Call me old fashioned, but I still make my teenage kids go around the table at dinnertime and discuss something new and interesting they learned at school that day. This exercise might force them to return to the chaos of their jam-packed day, but it also sparks meaningful conversation among our family. We connect through laughter and sometimes have heated conversations about controversial topics–but I always look forward to what will transpire at our dinner table. 

To be honest, it wasn't always this easy to wring their loaded brains of information and get them to stop and reflect. I had to be strategic. I had to be creative. And I had to be non-threatening. Just like when I write surveys, conduct focus groups, or have one-on-one interviews with research participants, I use the strategies for these family discussions I use with my respondents to get them to answer open-ended questions candidly and thoroughly.

It’s easy for my respondents to respond to open-ended questions with yes or no answers, but that doesn’t give me much valuable and insightful information. To avoid this, I carefully plan:

  • What to ask

  • How to ask it

  • When to ask it 

This helps me to gather a breadth of knowledge that will illuminate my data. The type, manner, and timing of my questions not only helps me achieve better answers, it helps build stronger relationships with my respondents. 

Here are some tips on asking open-ended questions successfully, so you can learn the most from your respondents:

  1. Establish the purpose of your questions and what you want to know.

  2. Make sure your questions aren’t close-ended and if they are, follow up with an open-ended question. 

  3. Avoid predetermined responses and give respondents space (literally and figuratively) to open up by keeping your questions broad. 

  4. Always add an “anything else?” space at the end of your survey, focus group, or in-depth interview. This allows for additional comments and insights you may have missed, or your respondents didn’t think of in the moment.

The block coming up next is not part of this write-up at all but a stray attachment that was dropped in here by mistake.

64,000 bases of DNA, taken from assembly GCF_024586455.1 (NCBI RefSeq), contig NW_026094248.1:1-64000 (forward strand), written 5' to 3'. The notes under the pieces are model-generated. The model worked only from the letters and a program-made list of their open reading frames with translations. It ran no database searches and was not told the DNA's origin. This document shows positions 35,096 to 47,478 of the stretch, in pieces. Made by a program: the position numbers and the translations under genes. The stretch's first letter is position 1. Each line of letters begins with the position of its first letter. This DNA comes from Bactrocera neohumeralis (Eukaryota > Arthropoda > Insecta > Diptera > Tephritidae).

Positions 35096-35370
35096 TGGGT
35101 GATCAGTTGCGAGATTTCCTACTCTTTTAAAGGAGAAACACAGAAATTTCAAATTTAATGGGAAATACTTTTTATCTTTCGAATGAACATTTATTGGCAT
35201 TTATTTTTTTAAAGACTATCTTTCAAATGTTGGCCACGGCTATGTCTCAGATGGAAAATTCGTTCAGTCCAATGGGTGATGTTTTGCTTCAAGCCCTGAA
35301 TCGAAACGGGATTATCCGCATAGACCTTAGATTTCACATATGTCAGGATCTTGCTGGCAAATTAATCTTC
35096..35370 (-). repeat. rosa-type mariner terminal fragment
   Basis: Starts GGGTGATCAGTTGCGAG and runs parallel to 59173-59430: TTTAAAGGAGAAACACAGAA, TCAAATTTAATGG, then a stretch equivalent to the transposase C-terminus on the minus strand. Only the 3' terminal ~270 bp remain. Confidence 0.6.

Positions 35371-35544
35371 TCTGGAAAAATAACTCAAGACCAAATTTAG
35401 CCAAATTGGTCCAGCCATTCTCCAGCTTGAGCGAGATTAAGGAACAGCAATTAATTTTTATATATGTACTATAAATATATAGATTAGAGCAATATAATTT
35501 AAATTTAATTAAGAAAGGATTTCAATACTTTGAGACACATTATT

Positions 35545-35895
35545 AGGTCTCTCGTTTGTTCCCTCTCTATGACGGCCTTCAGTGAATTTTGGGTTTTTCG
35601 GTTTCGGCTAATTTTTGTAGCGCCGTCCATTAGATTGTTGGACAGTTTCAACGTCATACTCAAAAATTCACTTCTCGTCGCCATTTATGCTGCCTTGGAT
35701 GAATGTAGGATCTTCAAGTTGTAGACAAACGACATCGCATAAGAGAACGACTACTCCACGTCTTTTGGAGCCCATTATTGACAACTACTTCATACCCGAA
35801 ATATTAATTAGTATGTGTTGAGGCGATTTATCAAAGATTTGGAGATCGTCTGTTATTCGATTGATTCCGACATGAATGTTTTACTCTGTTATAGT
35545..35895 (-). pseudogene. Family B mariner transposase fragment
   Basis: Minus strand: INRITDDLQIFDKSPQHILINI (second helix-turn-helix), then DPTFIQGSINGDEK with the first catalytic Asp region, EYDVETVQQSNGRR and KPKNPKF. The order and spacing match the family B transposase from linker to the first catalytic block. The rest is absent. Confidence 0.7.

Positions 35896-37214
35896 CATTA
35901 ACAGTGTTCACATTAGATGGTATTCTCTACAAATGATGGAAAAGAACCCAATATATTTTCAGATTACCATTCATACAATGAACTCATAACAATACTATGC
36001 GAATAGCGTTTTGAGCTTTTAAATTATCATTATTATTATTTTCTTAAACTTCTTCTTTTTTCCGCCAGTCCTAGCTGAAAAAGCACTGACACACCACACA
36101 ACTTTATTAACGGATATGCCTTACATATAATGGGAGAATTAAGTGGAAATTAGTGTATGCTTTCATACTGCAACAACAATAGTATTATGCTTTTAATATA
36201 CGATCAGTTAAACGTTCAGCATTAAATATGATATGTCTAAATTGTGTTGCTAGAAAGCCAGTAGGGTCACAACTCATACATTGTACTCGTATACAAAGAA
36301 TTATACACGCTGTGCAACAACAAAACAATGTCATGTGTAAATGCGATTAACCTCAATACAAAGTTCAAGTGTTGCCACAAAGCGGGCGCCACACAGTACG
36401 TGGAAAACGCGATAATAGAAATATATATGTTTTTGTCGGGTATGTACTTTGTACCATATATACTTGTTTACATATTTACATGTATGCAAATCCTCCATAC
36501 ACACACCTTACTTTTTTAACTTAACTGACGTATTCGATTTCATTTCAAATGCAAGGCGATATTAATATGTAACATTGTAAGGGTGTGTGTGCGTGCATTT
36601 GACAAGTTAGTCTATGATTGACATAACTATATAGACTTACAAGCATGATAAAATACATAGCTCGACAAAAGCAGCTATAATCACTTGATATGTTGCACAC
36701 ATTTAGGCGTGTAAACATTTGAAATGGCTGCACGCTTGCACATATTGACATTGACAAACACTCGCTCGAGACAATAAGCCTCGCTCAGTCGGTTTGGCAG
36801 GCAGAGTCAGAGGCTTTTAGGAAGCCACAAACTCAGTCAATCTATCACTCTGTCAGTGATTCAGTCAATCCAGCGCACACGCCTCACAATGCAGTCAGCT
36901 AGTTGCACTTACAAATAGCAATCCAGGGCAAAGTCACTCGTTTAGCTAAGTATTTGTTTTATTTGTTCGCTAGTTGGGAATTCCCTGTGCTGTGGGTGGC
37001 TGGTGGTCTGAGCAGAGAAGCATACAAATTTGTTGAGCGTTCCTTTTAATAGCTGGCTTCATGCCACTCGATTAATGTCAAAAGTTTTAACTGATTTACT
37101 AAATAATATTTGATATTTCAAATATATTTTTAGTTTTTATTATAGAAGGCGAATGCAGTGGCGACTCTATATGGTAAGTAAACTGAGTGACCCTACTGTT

To return to my personal example, instead of: “How was school today? How was lunch? How was field hockey?” I now ask: “What was the funniest thing that happened to you today? What did you talk about in Government? Did anything you learn today surprise you?”. I may get an eye roll but I know I am empowering my kids to express themselves and open up. 

Looking to develop surveys, focus groups, or in-depth interviews? LMD can help!

In her role as Senior Market Research Analyst, Jenn Dolin Olsen supports LMD by gathering, organizing, analyzing, interpreting, and reporting market-related information for client research projects. She also creates, implements, and analyzes surveys and conducts secondary research to identify and evaluate competitors, market trends, and market conditions or changes in the industry that may affect our clients’ businesses and strategic goals, and/or provide opportunities for ventures into new markets.

Dolin Olsen has been trained by The Burke Institute to moderate, manage and analyze focus group and in-depth interview sessions. She has a B.S. in The College for Human Development and Psychology from Syracuse University and an MBA and MNO (Masters of Nonprofit Organizations) from Case Western Reserve University.

Senior Market Research Analyst
In her role as Senior Market Research Analyst, Jenn gathers, organizes, analyzes, interprets, and reports market-related information for clients. Aside from creating, implementing, and analyzing surveys, she conducts secondary research...Read more